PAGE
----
Twitter’s company chief executive Jack Dorsey on Wednesday, said the company will ban political advertising on its platform next month.
This new development has won praise from Democrats and scorn from Donald Trump’s presidential campaign.
Dorsey in a statement said, “We’ve made the decision to stop all political advertising on Twitter globally,” “We believe political message reach should be earned, not bought.”
Analysts do not expect the ban, which takes effect on Nov. 22, to significantly reduce Twitter’s business. Its shares fell 1.9% in after-hours trading.
The recurrent menace of the spread of false information has been a major issue on social media platforms. Social media companies, including Twitter rival Facebook Inc face growing pressure to stop carrying ads that spread false information that could steer elections.
In reaction to the situation, popular social media platform Facebook has pledged efforts to deal with misinformation after Russian propaganda on the platform was seen to affect the outcome of the 2016 U.S. presidential election, which was won by Trump, a Republican.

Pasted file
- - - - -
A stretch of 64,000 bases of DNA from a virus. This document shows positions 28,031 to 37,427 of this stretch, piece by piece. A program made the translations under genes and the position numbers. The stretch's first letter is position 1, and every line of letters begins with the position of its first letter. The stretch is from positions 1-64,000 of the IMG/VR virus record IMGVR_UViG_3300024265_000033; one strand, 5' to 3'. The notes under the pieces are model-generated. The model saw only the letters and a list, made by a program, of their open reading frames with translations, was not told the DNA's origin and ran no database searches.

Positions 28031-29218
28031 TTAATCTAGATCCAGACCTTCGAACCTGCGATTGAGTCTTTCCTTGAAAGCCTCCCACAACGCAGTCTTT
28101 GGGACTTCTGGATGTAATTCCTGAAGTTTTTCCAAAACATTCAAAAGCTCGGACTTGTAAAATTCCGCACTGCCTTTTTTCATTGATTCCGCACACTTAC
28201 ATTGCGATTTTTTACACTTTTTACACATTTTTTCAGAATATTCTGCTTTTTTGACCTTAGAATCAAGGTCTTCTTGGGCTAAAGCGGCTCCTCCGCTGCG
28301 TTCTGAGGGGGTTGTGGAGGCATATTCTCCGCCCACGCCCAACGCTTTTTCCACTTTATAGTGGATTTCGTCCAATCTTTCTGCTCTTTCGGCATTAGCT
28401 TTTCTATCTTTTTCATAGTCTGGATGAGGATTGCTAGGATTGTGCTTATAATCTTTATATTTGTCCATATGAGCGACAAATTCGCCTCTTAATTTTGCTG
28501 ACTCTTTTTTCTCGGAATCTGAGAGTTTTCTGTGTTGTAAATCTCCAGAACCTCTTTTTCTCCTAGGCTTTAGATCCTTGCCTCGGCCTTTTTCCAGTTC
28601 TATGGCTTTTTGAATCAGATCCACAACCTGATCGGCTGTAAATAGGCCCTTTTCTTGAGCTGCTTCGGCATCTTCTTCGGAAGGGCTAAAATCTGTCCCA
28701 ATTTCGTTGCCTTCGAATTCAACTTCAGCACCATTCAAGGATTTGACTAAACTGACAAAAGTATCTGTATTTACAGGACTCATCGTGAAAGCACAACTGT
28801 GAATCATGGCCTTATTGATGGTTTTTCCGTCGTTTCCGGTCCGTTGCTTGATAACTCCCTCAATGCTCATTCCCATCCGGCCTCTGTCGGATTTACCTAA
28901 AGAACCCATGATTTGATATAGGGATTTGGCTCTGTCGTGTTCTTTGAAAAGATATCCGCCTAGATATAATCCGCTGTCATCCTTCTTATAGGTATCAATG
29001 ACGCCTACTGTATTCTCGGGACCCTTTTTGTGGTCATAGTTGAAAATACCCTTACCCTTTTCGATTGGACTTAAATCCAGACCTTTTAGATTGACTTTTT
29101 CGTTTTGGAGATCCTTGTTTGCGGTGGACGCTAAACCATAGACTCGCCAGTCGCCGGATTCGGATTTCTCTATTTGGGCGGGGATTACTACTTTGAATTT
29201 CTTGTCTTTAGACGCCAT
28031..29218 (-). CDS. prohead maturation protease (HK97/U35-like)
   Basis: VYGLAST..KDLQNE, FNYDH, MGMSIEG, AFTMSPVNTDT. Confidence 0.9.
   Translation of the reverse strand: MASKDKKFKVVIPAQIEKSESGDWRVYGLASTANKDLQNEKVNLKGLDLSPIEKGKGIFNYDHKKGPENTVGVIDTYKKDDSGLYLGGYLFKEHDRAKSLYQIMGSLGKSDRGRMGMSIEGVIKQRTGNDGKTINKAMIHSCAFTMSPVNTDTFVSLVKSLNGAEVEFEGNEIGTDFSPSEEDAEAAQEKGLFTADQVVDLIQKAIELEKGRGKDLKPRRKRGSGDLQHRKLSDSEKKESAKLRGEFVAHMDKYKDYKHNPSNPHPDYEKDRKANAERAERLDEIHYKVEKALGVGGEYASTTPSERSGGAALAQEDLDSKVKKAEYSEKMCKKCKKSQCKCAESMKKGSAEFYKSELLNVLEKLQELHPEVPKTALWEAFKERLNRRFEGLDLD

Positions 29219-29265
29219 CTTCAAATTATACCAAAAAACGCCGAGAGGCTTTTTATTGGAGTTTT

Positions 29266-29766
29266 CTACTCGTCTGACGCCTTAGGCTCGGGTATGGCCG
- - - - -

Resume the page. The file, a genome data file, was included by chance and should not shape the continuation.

Considering vital political scenario at the global platform, Facebook made a decision to not fact-check ads run by politicians, drawing ire from Democratic candidates running in the 2020 presidential election such as former Vice President Joe Biden and Senator Elizabeth Warren.
Bill Russo, deputy communications director for the Biden campaign, in an emailed statement said, “We appreciate that Twitter recognizes that they should not permit disproven smears, like those from the Trump campaign, to appear in advertisements on their platform,”
Furthermore, Biden has faced attacks from Trump, offered without evidence, about the foreign business dealings of his son Hunter.
Russo Speaking further said, “It would be unfortunate to suggest that the only option available to social media companies to do so is the full withdrawal of political advertising, but when faced with a choice between ad dollars and the integrity of our democracy, it is encouraging that, for once, revenue did not win out,”